My husband, Mark, and I had to make the painful decision on Monday to put our beloved Hell Hound, Hercules, to sleep. It was a decision we agonized over. Our heads know it was the right decision, but our hearts aren’t convinced yet. Therefore, I’m creating a tribute to my buddy in the hope that the heart will finally agree with the head.
Hercules was a Chow/Shepard mix breed and one of the sweetest dogs I’d ever known. Born in 1997, Herc was a part of my life for thirteen years — longer than Mark — and saw me through some of the roughest parts. He was also there for some of the best. Facing the future without him is going to be a challenge. He was more than a dog — he was my buddy.
Hercules was the kind of dog that everyone loved and who loved (almost) everyone he met. I won’t bore you with all the details of mine and Herc’s friendship, and frankly, I don’t want to share those memories. Some things are too personal and still to raw to share.
As for why we made the decision we did, Hercules lost most of the movement in his back legs Sunday night. We’d known he had arthritis in his hips for several years but the nearly complete immobility he displayed Sunday night scared us. We rushed him to the vet’s office Monday morning for tests. X-rays showed advanced deterioration of the joints in his hips as well as a mass on his liver. Blood tests revealed elevated liver enzymes and a few other abnormalities that I can’t even recall now. The vet advised us of the options for treatment, including specialists with poking, prodding, biopsies, and exploratory surgery for the possible liver tumor. Even if we had attempted to treat what could’ve been cancer, it wasn’t going to help the pain he’d feel with each step, if we were even able to get him walking again.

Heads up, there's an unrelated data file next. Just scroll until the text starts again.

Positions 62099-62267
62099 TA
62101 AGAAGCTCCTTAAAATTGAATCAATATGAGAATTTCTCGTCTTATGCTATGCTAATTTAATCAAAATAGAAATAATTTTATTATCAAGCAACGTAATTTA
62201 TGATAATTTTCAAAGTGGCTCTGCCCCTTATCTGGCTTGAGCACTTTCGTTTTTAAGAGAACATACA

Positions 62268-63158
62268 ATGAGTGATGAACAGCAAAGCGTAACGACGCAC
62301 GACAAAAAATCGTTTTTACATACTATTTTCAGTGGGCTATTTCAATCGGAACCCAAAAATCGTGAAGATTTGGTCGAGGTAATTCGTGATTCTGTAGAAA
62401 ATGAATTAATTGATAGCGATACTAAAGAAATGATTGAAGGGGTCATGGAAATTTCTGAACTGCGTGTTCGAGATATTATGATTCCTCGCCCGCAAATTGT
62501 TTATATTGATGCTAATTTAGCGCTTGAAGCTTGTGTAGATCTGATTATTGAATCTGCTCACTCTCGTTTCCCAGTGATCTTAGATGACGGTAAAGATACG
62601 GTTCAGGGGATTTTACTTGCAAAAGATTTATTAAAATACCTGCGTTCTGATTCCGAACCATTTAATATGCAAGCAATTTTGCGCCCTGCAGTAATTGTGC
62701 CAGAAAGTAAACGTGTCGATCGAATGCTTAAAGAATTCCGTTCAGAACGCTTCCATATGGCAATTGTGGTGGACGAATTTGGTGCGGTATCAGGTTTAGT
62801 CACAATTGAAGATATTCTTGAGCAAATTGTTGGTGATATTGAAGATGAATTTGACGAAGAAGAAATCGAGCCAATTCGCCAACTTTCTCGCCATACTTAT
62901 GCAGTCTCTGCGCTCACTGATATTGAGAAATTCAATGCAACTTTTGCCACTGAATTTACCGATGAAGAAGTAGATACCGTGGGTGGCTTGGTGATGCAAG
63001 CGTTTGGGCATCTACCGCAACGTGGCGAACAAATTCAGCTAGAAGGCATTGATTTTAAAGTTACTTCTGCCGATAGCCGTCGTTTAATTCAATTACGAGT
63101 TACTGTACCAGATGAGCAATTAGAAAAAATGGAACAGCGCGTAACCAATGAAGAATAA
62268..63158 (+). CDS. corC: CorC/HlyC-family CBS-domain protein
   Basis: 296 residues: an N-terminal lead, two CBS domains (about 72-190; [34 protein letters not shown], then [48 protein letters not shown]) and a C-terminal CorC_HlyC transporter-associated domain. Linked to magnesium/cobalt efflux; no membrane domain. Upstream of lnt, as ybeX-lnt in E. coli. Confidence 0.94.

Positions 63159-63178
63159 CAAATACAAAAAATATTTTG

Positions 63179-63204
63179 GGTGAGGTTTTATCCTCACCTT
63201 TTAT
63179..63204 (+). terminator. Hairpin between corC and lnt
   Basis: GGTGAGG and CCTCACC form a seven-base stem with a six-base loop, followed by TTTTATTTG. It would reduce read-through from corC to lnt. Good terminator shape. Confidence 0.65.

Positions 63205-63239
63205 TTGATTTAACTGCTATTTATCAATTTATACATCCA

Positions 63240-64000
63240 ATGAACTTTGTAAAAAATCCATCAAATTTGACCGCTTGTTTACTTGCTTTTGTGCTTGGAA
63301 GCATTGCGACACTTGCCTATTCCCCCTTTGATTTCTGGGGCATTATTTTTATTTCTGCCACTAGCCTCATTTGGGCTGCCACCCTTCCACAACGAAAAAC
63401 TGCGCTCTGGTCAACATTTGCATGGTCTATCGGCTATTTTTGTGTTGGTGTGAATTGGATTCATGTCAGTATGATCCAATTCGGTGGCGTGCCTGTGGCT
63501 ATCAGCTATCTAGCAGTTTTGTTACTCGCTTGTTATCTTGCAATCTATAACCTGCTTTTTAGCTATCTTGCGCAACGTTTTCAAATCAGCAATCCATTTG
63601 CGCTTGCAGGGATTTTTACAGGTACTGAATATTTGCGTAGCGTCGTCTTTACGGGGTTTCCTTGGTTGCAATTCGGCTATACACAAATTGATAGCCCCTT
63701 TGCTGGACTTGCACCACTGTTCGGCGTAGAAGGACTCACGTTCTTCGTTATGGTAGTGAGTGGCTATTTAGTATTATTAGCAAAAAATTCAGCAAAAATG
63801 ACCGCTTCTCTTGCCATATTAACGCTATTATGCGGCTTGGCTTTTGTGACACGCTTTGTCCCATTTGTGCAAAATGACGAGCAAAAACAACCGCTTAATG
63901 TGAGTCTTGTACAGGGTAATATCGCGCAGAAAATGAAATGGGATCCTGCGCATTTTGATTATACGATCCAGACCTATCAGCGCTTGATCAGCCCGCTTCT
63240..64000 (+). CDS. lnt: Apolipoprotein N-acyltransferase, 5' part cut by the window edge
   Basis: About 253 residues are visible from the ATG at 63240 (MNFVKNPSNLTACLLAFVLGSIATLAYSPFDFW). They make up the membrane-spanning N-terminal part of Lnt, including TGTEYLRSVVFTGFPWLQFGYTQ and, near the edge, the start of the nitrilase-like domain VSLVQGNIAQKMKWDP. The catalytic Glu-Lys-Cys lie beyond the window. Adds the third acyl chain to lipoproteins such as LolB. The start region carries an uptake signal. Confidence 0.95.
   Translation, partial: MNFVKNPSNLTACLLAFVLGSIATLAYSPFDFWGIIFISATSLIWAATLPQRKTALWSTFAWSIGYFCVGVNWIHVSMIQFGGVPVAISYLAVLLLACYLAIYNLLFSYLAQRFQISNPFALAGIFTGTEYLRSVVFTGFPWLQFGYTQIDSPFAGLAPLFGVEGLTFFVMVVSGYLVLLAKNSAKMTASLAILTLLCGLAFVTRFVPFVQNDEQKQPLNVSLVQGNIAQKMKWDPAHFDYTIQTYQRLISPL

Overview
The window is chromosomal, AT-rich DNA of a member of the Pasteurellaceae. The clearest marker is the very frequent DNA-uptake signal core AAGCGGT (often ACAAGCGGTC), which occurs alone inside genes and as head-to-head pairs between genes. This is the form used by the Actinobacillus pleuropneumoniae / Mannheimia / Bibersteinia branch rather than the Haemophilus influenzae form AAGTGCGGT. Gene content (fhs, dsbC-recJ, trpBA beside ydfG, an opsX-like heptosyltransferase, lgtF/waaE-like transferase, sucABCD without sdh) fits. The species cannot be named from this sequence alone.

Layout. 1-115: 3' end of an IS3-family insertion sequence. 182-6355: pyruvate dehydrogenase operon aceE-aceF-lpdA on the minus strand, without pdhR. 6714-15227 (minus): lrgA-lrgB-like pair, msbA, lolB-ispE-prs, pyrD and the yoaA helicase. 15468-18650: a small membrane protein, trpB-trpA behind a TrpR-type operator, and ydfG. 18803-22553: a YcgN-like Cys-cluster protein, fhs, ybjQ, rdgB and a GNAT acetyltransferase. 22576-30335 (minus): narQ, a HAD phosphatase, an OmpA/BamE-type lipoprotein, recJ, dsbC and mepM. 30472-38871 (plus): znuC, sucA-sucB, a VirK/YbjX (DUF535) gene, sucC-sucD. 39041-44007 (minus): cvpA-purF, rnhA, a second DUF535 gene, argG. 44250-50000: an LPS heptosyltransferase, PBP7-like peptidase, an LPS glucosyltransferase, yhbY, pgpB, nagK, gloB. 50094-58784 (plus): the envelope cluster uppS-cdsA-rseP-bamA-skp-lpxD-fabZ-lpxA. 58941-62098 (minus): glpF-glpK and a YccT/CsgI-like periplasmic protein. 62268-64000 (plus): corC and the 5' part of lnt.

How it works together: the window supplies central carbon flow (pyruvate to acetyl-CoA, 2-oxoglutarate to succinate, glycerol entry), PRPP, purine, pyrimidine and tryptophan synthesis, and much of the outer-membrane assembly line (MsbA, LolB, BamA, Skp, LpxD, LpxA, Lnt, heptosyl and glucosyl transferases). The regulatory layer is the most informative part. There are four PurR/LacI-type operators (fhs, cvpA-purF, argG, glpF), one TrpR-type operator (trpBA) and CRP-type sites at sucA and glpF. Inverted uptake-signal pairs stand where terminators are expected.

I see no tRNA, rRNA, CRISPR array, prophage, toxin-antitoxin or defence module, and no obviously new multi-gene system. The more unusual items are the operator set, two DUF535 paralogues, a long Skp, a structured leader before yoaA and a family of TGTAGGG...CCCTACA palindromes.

The other option was to let him go. It was one of the hardest decisions I’ve ever had to consider, but neither Mark nor I could subject Herc to more tests for a “maybe” on the tumor and a “definite yes” on the pain caused by his deteriorated joints. While Mark and I were debating what to do, we could hear Herc whining from the kennel area. That clinched it for us. It was as though he was telling us what we needed to do. Though it was difficult, we agreed to let him go and said goodbye.
Hercules will be cremated and his ashes returned to us. I’ll take him home to Mississippi, back the home that he knew for most of his thirteen years, back to where he was happiest…back to where he can run and play without pain.
But, I fear, Mark and I will carry the pain of his loss for much longer.